- By Chris Kremidas Courtney
Josep Borrell, High Representative of the European Union for Foreign Affairs and Security Policy, described Europe as a “garden” that must be protected from the rest of the world, which is mostly a “jungle” that may “invade [Europe] by different ways of means”, during the inaugural speech of the European Diplomatic Academy on 13 October 2022.
Throughout his speech, accusations of racism and neo-colonialist views aside, Borrell expressed a darker vision of the world, in which the EU no longer seeks to convince other countries to adopt the EU model of governance.
Rather, Borrell envisions a pragmatic role for the EU outside its own borders, dedicated to protecting itself, its values and its interests from any threats and competitive interests.
As his position is the closest to that of a foreign affairs minister for the Union, does Borrell’s speech reveal a shift from a value-centred to a more realist EU foreign policy?
The values and objectives of the EU […] include the promotion of European values and interests, the promotion of peace and security, the protection of human rights
One objective of the European project, rooted in the aftermath of World War II, was to ensure the continent’s role as an important actor in world affairs through strong economic and diplomatic relations. Peace was established as a core element of the project, and its model of freedom and equality was intended to be adopted by other parts of the world.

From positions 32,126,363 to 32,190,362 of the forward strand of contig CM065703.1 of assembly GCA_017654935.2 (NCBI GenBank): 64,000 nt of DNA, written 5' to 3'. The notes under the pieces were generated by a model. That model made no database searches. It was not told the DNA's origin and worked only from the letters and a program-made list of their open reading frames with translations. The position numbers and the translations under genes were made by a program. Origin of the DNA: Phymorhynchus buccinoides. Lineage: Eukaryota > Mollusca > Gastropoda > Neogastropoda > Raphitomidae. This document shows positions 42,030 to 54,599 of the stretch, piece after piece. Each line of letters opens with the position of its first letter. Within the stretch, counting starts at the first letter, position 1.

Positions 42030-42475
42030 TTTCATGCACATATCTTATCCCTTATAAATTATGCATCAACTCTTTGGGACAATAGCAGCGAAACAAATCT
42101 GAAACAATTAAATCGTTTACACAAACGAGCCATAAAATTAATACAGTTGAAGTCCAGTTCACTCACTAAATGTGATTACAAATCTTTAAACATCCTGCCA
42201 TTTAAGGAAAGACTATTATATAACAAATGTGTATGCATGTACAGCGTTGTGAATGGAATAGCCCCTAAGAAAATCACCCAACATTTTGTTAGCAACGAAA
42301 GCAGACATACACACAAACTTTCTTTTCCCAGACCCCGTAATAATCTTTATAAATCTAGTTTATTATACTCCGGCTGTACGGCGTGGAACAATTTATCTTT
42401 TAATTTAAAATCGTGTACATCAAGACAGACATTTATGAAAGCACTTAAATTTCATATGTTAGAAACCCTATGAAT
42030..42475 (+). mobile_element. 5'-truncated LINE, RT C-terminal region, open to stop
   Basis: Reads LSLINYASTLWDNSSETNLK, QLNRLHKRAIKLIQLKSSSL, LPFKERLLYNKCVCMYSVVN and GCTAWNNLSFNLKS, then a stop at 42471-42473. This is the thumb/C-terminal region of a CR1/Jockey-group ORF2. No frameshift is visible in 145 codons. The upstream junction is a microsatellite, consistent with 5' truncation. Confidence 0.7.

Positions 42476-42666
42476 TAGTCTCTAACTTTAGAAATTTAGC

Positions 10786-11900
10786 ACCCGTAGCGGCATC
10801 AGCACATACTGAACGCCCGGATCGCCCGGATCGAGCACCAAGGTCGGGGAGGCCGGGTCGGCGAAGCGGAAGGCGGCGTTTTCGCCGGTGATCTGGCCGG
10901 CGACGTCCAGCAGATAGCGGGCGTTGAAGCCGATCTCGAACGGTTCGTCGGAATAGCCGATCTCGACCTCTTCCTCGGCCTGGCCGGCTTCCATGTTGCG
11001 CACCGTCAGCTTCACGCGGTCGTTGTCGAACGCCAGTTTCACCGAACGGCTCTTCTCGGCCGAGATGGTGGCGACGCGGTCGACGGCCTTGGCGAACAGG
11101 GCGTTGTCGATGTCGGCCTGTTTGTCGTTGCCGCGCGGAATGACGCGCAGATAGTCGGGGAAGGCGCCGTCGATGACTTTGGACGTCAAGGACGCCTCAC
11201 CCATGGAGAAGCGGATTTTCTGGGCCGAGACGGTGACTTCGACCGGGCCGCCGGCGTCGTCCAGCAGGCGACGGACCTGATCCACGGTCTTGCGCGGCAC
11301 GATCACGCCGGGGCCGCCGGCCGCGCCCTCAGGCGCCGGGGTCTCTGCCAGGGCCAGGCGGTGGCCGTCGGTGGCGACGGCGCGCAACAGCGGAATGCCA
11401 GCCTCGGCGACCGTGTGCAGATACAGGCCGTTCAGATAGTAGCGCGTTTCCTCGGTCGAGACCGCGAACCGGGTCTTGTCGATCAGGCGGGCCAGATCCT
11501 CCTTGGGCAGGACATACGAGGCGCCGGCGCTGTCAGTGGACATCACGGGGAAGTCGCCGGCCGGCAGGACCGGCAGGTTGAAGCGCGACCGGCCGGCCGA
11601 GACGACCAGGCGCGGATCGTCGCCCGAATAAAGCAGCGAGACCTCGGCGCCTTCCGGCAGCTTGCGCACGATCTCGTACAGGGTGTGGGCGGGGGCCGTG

The values and objectives of the EU that determine its relations with the rest of the world, as stated in Article 3 of the Lisbon Treaty, include the promotion of European values and interests, the promotion of peace and security, the protection of human rights, as well as respect for the Charter of United Nations.
Throughout its history, the European Communities and the European Union have adopted external policies following those objectives and values. Humanitarian aid, development cooperation and trade have also prevailed as major aspects of EU external policy.
Nevertheless, a critical question has arisen: what are the benefits of a realist foreign policy for the EU?